Thu | Jul 16, 2020

Hurricane shelter deemed unsafe for residents

Published:Monday | June 29, 2020 | 12:15 AMCecelia Campbell-Livingston/Gleaner Writer
Debby Donaldson
Debby Donaldson

With preparations in high gear for the 2020 hurricane season, Debby Donaldson, board chairman of Rest Primary School in Milk River, Clarendon, is expressing concern about the condition the school is in, especially because it is a designated shelter in the event of a hurricane.

In an interview with The Gleaner, Donaldson said she has been in communication with the Ministry of Education’s maintenance department since last year regarding the issues.

“I spoke to the maintenance person from the Ministry of Education and was asked to put my concerns in writing, which my secretary did, and it was submitted with photos of the cracks in the wall,” she said. To date, nothing has happened.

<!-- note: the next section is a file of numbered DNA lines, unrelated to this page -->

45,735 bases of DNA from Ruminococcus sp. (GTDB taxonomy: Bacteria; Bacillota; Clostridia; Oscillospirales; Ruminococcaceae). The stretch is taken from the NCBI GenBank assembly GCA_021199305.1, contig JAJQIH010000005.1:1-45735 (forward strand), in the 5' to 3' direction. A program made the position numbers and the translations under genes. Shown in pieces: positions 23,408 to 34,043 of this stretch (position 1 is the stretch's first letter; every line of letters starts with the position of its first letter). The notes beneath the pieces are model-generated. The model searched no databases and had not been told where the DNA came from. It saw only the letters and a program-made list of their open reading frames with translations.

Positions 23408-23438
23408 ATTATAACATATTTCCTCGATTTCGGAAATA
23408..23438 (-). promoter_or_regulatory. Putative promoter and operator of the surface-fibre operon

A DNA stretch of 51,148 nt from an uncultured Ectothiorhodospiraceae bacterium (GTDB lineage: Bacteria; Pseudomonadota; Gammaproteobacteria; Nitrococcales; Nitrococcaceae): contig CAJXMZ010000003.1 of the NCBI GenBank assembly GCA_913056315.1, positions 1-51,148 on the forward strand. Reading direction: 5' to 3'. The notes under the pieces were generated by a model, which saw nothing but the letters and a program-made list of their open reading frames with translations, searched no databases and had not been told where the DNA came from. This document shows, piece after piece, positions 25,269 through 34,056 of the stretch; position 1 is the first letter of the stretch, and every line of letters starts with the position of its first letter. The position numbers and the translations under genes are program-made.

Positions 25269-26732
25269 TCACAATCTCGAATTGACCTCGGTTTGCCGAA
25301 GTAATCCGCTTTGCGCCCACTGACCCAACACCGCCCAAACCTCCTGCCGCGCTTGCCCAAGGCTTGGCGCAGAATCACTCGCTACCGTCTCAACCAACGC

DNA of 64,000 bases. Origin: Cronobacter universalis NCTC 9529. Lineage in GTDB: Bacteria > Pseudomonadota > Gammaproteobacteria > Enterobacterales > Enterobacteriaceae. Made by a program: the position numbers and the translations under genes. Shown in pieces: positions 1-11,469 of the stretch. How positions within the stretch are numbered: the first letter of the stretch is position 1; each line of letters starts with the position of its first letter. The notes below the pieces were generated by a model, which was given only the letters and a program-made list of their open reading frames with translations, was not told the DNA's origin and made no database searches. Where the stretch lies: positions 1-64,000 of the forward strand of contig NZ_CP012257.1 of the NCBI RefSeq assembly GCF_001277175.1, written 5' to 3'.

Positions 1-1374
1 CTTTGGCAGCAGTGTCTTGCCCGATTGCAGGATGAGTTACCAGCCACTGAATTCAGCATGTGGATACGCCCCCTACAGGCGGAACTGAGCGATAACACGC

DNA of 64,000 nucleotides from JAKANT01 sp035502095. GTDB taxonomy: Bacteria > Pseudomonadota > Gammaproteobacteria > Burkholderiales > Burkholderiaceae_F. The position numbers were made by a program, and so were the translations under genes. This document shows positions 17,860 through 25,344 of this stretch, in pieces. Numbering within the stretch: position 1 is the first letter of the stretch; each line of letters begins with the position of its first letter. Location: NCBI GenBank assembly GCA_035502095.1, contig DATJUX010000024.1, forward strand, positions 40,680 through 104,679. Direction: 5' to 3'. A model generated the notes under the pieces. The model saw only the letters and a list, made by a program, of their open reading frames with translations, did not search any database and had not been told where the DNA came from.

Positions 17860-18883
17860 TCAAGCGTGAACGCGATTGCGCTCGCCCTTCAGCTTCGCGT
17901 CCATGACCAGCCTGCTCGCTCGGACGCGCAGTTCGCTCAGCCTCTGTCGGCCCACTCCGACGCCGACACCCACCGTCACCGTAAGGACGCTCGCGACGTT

Affected residents in Milk River have been using Rest Primary as the shelter for years, but according to Donaldson, the school is now “an accident waiting to happen”.

“Should a hurricane come, it is not a true shelter. There were cracks in the wall before, but since the 7.7 earthquake which rattled Jamaica in January, the cracks have gotten worse,” she pointed out, adding that if residents went there for shelter, with the cracks so wide, they would get wet from the rain pouring in through the cracks.

“My concern is to ensure the building is safe before we invite people to take shelter,” she said.

BLESSING IN DISGUISE

Donaldson sees COVID-19 as a blessing in disguise where the children’s safety is concerned, as she said with them not being in school, she doesn’t have to worry about the building suddenly collapsing on them.

“I really worry when the children are there because they are so fragile ... anything can happen. When adults can run out of the building (should it cave in), I’d hate to think of what could happen to the children,” she said.

Councillor for the division, Carlton Bailey, said he is aware of the situation and admits to being worried himself that on any given day, something might happen and hurt the kids.

“It’s probably a godsend why we are not having school properly this year,” he said, adding that he believes the ministry is “dragging its foot on the whole issue”.